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Scan time reduction in DWI of the pancreas using simultaneous multislice technique with different acceleration factors: how fast can we go?

J. Taron1, P. Martirosian2, N. F. Schwenzer2, A. Othman2, J. Weiß2, M. Notohamiprodjo2, K. Nikolaou1, C. Schraml2; 1 Tuebingen/DE 2 Tübingen/DE

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Aims and objectives: To investigate the feasibility of simultaneous multislice (sms)-accelerated diffusion-weighted imaging of the pancreas with different acceleration factors (AFs) and its influence on image quality, acquisition time and apparent diffusion coefficients (ADC) in comparison to conventional sequences.

Methods and materials: In this institutional review board approved study, DWI of the pancreas was performed at 1.5 T in ten healthy volunteers (5 female, 5 male, mean age 29 years) and 20 patients (10 male, 10 female, mean age 59 years) undergoing clinically indicated MRI for the investigation of a suspected pancreatic pa[...]

Results: Sms-DWI of the pancreas was successfully performed in all volunteers and patients. Images recorded with sms2-DWI offered high image quality (overall image quality in b800: c-DWI: 4 (1; 5), sms2-DWI: 4 (1; 5)) with a scan time reduction to one third (c-DWI: 173 seconds, sms2-DWI: 56 seconds). Sms3-DW[...]

Conclusion: In the present study, the feasibility of simultaneous multislice accelerated DWI of the pancreas was demonstrated in an experimental setting in volunteers as well as in patients scanned in clinical routine. Using an acceleration factor of 2, sms-DWI allowed considerable reduction of acquisition time[...]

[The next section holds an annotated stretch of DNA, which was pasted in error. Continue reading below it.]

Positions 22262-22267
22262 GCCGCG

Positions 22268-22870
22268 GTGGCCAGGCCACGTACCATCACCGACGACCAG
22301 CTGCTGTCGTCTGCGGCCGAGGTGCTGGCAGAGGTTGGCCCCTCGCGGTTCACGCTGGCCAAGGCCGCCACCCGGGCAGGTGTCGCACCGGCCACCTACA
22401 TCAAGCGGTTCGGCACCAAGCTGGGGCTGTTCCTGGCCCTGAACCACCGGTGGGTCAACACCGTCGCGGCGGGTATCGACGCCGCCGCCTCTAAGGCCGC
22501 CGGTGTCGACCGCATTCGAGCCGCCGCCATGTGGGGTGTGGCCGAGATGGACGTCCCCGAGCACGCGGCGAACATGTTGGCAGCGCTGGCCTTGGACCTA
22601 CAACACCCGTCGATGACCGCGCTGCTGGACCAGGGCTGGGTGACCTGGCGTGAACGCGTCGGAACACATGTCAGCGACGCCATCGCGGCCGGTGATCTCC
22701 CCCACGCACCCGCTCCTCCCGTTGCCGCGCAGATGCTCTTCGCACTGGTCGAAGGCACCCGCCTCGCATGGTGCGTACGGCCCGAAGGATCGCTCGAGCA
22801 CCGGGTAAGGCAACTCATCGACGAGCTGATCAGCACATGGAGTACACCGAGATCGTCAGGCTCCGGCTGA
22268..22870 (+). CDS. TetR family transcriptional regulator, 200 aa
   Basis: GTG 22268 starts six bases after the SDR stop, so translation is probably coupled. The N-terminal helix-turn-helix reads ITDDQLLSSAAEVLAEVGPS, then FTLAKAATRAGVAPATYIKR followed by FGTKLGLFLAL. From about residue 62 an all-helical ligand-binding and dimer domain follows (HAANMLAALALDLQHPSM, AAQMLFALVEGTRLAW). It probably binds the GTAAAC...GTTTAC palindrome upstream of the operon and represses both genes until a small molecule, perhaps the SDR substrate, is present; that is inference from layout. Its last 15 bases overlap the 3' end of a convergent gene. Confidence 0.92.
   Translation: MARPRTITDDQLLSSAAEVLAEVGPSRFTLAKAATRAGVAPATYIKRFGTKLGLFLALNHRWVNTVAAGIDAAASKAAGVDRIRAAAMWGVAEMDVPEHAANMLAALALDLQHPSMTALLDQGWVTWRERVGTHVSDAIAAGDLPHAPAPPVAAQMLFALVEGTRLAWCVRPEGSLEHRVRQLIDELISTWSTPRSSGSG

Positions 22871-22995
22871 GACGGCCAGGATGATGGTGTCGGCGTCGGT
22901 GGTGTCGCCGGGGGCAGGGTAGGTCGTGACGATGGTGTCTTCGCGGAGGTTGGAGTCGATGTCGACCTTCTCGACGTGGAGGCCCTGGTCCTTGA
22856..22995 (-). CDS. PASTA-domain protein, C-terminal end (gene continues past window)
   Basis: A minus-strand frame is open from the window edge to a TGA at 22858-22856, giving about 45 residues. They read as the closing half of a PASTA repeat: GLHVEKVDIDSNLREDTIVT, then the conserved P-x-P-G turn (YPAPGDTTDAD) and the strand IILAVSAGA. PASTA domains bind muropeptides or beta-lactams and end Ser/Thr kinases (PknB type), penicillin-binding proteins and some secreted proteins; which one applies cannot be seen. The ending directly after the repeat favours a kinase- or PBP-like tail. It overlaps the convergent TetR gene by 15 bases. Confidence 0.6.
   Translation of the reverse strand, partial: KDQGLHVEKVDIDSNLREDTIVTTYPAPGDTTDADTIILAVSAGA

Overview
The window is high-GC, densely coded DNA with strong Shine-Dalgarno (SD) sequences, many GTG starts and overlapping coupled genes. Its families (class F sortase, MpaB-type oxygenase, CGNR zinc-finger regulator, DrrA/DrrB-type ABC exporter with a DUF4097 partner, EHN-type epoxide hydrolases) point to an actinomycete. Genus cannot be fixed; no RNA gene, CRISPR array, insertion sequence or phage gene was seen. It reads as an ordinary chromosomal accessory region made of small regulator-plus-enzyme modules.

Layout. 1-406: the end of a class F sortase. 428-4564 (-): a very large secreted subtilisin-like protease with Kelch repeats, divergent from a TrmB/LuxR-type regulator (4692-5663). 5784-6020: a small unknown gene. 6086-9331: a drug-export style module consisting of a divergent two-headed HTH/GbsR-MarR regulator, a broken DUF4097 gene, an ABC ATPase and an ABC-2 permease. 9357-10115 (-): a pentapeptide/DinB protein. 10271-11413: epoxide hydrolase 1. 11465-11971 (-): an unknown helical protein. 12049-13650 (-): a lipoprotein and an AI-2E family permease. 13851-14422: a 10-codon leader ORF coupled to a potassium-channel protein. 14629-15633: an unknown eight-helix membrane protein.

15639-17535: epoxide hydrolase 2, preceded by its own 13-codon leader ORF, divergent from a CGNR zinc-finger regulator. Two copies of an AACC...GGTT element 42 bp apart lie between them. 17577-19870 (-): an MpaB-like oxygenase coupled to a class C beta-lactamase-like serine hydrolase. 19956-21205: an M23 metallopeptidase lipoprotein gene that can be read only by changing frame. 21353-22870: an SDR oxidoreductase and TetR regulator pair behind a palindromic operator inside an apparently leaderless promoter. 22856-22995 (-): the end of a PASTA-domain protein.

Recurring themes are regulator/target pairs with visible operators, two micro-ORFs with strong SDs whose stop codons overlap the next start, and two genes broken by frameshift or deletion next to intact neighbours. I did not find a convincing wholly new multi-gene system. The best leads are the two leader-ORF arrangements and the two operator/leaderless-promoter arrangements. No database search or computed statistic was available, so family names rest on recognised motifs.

Personal information: Jana Taron, MD, Department of Diagnostic and Interventional Radiology, University Hospital of Tuebingen, Tuebingen, Germany; Petros Martirosian, PhD, Section on Experimental Radiology, Department of Diagnostic and Interventional Radiology, University Hospital of Tuebingen, Tuebingen, Germany; Nina S[...]

References: 1. Moeller S, Yacoub E, Olman CA, et al. Multiband multislice GE-EPI at 7 tesla, with 16-fold acceleration using partial parallel imaging with application to high spatial and temporal whole-brain fMRI. Magnetic Resonance in Medicine. 2010;63(5):1144-1153. 2. Stejskal EO, Tanner JE. Spin Diffusion Me[...]


A Re-Audit on the Optimisation of Detection of Hepatocellullar Carcinoma using Care Bolus Technique in Magnetic Resonance Liver Imaging at Royal London and St Bartholomews' Hospitals

N. DAVENDRALINGAM, X. Kowa, A. Koza, A. Parsai, J. Chin; London/UK

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Aims and objectives: Barts Health NHS Trust comprise of St. Bartholomew's Hospital and the Royal London Hospital which are tertiary centres and teaching hospitals based in the City of London and the East End. A full range of specialist services are offered including the provision of specialist Oncology care. We are a bu[...]

Methods and materials: 56 patients were selected within a 3-month window with the clinical question of liver lesion characterisation. 4 patients were excluded from the audit due to incomplete image acquisition and the lack of use of intravenous (IV) contrast. N = 52. Post-contrast images were reviewed by th[...]

Results: In the pre-intervention cohort, 56 studies were assessed but n = 52 due to exclusion of incomplete/non-contrast studies. 42 studies (75%) were of adequate diagnostic quality. Of these, 20 were of optimal diagnostic quality. 10 were non-diagnostic (taken either too early or too late in the [...]

Conclusion: Our audit has demonstrated an improvement in compliance to the set standard of 85% for diagnostic adequacy in the arterial phase. This study has shown that the automated bolus-tracking technique is a robust method of acquiring the appropriate arterial phase required for the characteri[...]

Personal information:

References: 1 Ipsos MORI Social Research Institute. Health and Lifestyle Research; Tower Hamlets Primary Care Trust (August 2009). http://www.towerhamlets.gov.uk/Documents/Borough_statistics/Health_and_social_care/Tower-Hamlets-Health&Lifestyle-exec-Summary1.pdf (accessed 12 December 2016).     &n[...]


It's not pancreatic adenocarcinoma, so what is it?

C. G. D. Clarke, C. R. Smith, R. Albazaz, A. Guthrie, M. Sheridan; Leeds/UK